Being honest sometimes isn’t enough, there’s always a bigger picture (247)

One of my favourite quotes about developing healthy human relation insights comes from Stephen Covey, author of 7 Habits of highly effective people ~ ‘Seek first to understand then to be understood’

The idea of transparency and honesty is only half the equation when it comes to building strong relationships.

Wether it’s family matters, building communities or the top end of town business deals, understanding the other person is not the first thing we think of.

What we may think is understanding is often assumptions. We are quick to judge which stems from immaturity or an underdeveloped character, or at worst deliberate selfishness.

To truly understand another human being, we have to take time out for a moment and remove ourselves from our own expectations, world view and ingrained prejudices. So as you can see, being honest is only half of the equation.

I know what it is like to have my opinion exercised through sheer manipulation. This is nothing more than a jungle mentality. Only the strong survive. Unfortunately this type of mentality gets us to a point of exhaustion and isolation. Isolation leads to mental health issues where all sorts of phobias are planted in our minds like unwanted weeds. We believe our honesty is enough and unfortunately our honesty at this point is just a one sided skewed view of the world.

THE BIGGER PICTURE

The bigger picture invites us to grow in our thinking and being honest about what we see in this fascinating world of integrity and empathy.

I remember trying to teach about a dozen high-rise construction site managers at their weekly leadership meeting this vital lesson in seeing the bigger picture. Anyone who has worked in a high energy environment of high-rise construction knows, managers verbally fight like cat and dog all the time. The construction boss watched on as I drew an imaginary number in the middle of the circle where all the managers sat.

What do you see?

I went around the room and asked, “Which number did I draw?”

The room was divided in their answer, about 50% said I drew the number 6 and the rest insisted that I drew the number 9. Backwards and forwards they started to defend each other’s positions, insisting it was a 6 or a 9.

I was the only one who knew what number was in the middle of the room. I could’ve allowed chaos to continue and agree with both parties and therefore manipulate everyone in the room one by one or I could be honest and tell them what number I drew.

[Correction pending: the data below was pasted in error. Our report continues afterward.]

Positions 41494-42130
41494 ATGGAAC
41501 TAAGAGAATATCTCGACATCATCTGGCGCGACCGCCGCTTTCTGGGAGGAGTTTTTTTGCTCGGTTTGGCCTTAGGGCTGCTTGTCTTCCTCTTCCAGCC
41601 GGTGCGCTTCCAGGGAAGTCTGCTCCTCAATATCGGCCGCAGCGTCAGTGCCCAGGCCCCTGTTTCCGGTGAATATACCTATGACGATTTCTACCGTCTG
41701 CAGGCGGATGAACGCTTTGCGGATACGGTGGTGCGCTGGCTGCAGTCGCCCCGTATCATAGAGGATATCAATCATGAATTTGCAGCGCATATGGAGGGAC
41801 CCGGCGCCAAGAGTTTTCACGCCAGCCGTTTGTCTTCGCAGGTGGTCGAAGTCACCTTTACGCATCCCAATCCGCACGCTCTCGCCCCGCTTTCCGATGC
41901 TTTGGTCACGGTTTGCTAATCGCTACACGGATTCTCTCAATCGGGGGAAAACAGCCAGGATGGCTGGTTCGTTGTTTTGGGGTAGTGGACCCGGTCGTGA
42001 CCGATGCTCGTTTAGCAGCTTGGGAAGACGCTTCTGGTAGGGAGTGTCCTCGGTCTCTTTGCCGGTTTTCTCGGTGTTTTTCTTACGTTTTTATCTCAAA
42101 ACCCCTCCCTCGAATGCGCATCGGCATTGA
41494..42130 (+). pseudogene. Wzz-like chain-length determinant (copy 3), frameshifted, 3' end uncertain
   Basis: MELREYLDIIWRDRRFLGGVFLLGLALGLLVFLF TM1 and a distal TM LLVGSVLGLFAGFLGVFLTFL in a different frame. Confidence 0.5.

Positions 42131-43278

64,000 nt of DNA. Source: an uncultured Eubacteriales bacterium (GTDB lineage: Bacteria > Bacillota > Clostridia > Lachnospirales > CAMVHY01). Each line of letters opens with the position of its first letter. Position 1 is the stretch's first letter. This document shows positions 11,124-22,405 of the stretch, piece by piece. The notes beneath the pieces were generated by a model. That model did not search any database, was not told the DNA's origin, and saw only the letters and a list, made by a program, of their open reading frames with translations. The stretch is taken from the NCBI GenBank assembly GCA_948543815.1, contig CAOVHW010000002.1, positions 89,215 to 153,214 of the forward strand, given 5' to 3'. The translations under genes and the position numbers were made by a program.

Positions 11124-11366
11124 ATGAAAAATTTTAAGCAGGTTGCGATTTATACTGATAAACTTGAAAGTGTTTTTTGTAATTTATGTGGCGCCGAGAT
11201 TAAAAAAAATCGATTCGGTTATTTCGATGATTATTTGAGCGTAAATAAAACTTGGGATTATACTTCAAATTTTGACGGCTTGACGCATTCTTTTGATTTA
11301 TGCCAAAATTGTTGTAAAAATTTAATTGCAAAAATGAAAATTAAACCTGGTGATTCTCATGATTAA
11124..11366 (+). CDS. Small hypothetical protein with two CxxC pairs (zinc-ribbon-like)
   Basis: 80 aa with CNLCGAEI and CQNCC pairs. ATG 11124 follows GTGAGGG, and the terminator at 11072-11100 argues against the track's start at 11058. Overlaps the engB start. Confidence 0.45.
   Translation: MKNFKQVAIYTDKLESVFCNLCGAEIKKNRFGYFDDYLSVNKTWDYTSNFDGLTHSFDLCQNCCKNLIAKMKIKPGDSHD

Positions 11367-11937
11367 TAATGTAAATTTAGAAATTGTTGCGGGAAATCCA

I stood up and walked over to the other side of the room and asked if they would walk back with me to my side of the room. I revealed that I drew a 6 even though they kept saying from their perspective it was a 9. It wasn’t enough just to correct them, it was important that I won their confidence by reaching out to them and asking them to cross over to my side.

I understand that they saw a 9 and from where they sat, they were honestly wrong. There honesty wasn’t enough. People end up fighting on the wrong battle field just because they are honest but not willing to be shown a different way.

The construction boss loved the demonstration and grabbed the principle like a gold nugget.

Wether it’s raising a family, building long term friendships or developing your career, you can only get so far by being honest about what you see without first seeing the bigger picture.

Take time out to put your opinion on hold. This is not as easy as it sounds, especially for go getters like me. But it is worth it in the long haul, your ability to make decisions based on the bigger picture will give you far greater impact, influence and integrity with others.

On the flip side, you will always have negative people that will never see your point of view no matter how much you reach out to them or try and understand them. This should stop you from being the bigger person and loving them anyway. Maybe in time they will want more than a superficial connection, but if not, you won’t allow them to poison you.

I have two guiding laws that govern me, which helps me always to try and see the bigger picture.

I love God with all my heart and I love humanity like I love myself. Sometimes I tell people I still love them, but I don’t necessarily like them at that moment because of the way they are behaving. I also accept that I behave unpleasantly from time to time and I check myself why? Am I tired, feel taken advantage of etc… regardless, it’s my responsibility to adjust and make things right, often by apologising first to maintain the relationship.

I call this honesty as seeing the bigger picture.

Never dismiss others indefinitely, be open to make things right at some point even if the opportunity didn’t present itself, just stay open.

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